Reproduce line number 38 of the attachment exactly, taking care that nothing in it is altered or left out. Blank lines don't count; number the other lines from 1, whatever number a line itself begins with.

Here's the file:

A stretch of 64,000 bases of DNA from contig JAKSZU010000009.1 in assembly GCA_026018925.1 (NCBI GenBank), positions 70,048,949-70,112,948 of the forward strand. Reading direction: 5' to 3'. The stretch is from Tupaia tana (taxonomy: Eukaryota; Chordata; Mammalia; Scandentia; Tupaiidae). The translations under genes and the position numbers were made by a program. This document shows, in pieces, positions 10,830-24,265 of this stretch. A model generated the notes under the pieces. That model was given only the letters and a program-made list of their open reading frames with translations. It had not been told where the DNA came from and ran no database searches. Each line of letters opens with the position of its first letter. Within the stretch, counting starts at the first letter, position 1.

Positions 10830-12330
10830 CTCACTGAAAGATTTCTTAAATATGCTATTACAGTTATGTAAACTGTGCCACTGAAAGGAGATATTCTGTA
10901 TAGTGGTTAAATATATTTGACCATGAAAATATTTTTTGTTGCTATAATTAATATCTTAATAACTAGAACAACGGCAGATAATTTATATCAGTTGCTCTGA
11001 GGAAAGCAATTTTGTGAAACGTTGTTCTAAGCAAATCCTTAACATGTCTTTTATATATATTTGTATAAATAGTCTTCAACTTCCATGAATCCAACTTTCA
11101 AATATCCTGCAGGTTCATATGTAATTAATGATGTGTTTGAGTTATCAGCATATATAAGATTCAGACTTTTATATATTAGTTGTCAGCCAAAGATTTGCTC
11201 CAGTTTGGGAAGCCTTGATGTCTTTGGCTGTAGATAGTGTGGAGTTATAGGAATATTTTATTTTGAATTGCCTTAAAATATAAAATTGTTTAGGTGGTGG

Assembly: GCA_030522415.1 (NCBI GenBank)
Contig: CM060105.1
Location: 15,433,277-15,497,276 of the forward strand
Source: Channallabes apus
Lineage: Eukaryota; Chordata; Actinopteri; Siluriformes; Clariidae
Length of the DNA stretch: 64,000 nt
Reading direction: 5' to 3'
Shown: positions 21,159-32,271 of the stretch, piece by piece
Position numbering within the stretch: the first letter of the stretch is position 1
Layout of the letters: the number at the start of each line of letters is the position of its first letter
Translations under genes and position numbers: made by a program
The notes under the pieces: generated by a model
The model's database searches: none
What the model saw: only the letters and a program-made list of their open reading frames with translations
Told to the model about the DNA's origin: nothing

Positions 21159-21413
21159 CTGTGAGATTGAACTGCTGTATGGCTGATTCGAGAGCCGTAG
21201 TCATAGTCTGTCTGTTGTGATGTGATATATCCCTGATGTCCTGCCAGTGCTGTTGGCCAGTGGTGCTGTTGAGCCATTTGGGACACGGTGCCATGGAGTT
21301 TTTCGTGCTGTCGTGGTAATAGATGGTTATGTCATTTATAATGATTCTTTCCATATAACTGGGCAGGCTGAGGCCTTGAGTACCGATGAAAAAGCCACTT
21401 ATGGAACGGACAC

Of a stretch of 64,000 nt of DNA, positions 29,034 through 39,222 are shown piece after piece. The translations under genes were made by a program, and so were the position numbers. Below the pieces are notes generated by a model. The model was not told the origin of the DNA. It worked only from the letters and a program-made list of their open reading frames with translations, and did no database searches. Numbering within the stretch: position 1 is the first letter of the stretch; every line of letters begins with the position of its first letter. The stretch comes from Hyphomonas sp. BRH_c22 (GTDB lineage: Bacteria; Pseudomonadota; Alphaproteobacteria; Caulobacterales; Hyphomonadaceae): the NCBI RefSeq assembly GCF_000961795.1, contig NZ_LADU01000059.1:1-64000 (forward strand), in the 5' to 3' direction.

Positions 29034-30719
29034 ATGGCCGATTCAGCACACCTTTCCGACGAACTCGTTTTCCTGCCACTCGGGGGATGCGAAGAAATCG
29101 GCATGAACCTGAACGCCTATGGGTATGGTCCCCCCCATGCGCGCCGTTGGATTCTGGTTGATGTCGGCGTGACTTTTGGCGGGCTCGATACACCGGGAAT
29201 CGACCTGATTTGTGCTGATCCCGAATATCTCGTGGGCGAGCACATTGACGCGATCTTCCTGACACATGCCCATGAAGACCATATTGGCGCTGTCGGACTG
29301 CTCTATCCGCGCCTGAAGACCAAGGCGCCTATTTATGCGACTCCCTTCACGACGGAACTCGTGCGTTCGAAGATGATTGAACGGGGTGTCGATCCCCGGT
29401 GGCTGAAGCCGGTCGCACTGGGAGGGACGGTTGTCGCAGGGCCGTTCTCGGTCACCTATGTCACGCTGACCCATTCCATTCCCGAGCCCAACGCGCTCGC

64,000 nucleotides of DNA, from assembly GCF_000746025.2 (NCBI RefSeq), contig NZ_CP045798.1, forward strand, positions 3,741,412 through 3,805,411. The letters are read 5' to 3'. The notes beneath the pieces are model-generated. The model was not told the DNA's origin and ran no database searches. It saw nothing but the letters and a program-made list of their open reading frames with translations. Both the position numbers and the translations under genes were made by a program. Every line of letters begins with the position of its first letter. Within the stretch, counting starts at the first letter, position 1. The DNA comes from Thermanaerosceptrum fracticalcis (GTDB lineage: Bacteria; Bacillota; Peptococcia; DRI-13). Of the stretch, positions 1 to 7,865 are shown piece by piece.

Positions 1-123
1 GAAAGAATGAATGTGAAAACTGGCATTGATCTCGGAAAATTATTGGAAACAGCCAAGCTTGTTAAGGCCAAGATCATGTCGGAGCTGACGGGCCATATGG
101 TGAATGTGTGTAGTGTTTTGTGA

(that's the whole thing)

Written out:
101 TGAATGTGTGTAGTGTTTTGTGA